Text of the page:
In fetal sheep, circulating cortisol increase during late gestation to abruptly rise 72 hours preceding birth. Although the surge in cortisol is thought to initiate the endocrine cascade which triggers parturition, it is not known what drives the prepartum rise in fetal cortisol. The first study tested the hypothesis that basal cortisol secretion is regulated by adrenocorticotropin (ACTH) which in turn, is controlled by arginine vasopressin (AVP). The fetus challenged with AVP increased plasma ACTH and cortisol concentrations. Pretreatment with an AVP V1 receptor antagonist blocked AVP-induced plasma ACTH cortisol but failed to alter basal ACTH or cortisol. To determine whether the gestational increase in fetal plasma cortisol is driven by pulsatile ACTH secretion, fetal blood was collected every 5 minutes for 2 hours at 133 days gestationand every four days until term (-146 days). Plasma cortisol and ACTH secretion were pulsatile in fetuses at all ages. Cortisol pulse frequency and amplitude increased near term; ACTH pulsatility was unchanged. Only 36% of the cortisol variance was statistically related to ACTH variance; pulse coincidence failed to exceed random association. To ascertain whether fetal pulsatile ACTH secretion is responsive to cortisol negative feedback, fetuses were infused with cortisol for 96 hours beginning at 133 days gestation. Cortisol treatment failed to suppress ACTH pulsatility. Increased pulsatile cortisol, but not ACTH, secretion was associated with birth in cortisol-treated and control fetuses. The data indicate that in the ovine fetus, constitutive cortisol secretion is not predominantly driven by ACTH secretion. Evidence suggests that ACTH and cortisol may be regulated by separate mechanisms during late gestation and cortisol may actually enhance constitutive pulsatile ACTH secretion. Concerning circadian rhythms, 24-h rhythms in uterine activity and endocrine secretion, ewes gave birth at night whether in short days or reverse short days; however, pinealectomized ewes delivered during the day. Thus, the mechanisms for photoperiodic time measurement and constitutive cortisol secretion are maintained to control time of day of birth in sheep.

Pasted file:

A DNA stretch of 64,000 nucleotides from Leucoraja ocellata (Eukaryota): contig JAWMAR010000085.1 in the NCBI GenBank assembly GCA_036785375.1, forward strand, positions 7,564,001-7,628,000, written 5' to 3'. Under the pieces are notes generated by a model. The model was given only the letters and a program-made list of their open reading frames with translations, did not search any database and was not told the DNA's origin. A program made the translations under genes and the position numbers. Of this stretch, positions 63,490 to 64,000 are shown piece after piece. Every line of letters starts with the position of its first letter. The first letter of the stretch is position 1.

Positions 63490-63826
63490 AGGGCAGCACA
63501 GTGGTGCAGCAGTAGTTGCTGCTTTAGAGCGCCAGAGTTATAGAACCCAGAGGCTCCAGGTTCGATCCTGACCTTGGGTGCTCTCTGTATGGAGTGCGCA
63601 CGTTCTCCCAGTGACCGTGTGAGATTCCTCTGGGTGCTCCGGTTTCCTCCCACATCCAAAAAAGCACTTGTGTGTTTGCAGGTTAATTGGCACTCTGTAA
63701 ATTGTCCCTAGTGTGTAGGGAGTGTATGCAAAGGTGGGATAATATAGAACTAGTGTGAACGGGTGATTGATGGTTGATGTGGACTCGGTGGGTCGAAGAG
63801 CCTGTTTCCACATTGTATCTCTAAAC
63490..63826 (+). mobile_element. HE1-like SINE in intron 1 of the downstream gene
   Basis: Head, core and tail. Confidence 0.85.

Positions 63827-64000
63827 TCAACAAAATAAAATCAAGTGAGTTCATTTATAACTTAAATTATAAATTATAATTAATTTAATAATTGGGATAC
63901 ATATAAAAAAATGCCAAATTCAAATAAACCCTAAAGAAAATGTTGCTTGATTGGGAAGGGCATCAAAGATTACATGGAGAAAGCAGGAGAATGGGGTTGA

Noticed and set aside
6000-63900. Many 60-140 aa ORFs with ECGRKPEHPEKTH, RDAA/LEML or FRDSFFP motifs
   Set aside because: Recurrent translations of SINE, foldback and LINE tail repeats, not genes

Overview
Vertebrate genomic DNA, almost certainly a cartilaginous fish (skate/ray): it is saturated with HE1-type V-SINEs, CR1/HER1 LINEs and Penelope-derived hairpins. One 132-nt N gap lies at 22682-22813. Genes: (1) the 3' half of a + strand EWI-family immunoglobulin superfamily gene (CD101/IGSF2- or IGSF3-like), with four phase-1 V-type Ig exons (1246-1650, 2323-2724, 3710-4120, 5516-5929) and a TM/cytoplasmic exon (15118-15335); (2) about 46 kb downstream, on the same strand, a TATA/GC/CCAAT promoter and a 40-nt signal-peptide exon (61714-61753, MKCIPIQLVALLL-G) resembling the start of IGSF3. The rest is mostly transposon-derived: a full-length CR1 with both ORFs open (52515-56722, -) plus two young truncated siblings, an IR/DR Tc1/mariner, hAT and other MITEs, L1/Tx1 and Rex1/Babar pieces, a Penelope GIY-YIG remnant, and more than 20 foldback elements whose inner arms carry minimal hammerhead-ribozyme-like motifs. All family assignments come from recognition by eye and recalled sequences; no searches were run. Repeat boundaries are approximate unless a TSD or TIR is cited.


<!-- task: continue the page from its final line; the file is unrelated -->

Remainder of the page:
LLU Discipline





Graduate School

First Advisor

Steven M. Yellon

Second Advisor

Charles A. Ducsay

Third Advisor

Thomas A. Linkhart

Fourth Advisor

Lawrence D. Longo

Fifth Advisor

Paul M. Plotshy

Degree Name

Doctor of Philosophy (PhD)

Degree Level


Year Degree Awarded


Date (Title Page)




Library of Congress/MESH Subject Headings

Hydrocortisone; Argipressin -- physiology; Labor -- physiology; Circadian Rhythm -- physiology; Adrenocorticotropic Hormone -- physiology; Sheep -- physiolog



Page Count

2 x; 199

Digital Format


Digital Publisher

Loma Linda University Libraries

Usage Rights

This title appears here courtesy of the author, who has granted Loma Linda University a limited, non-exclusive right to make this publication available to the public. The author retains all other copyrights.


Loma Linda University Electronic Theses and Dissertations

Collection Website



Loma Linda University. Del E. Webb Memorial Library. University Archives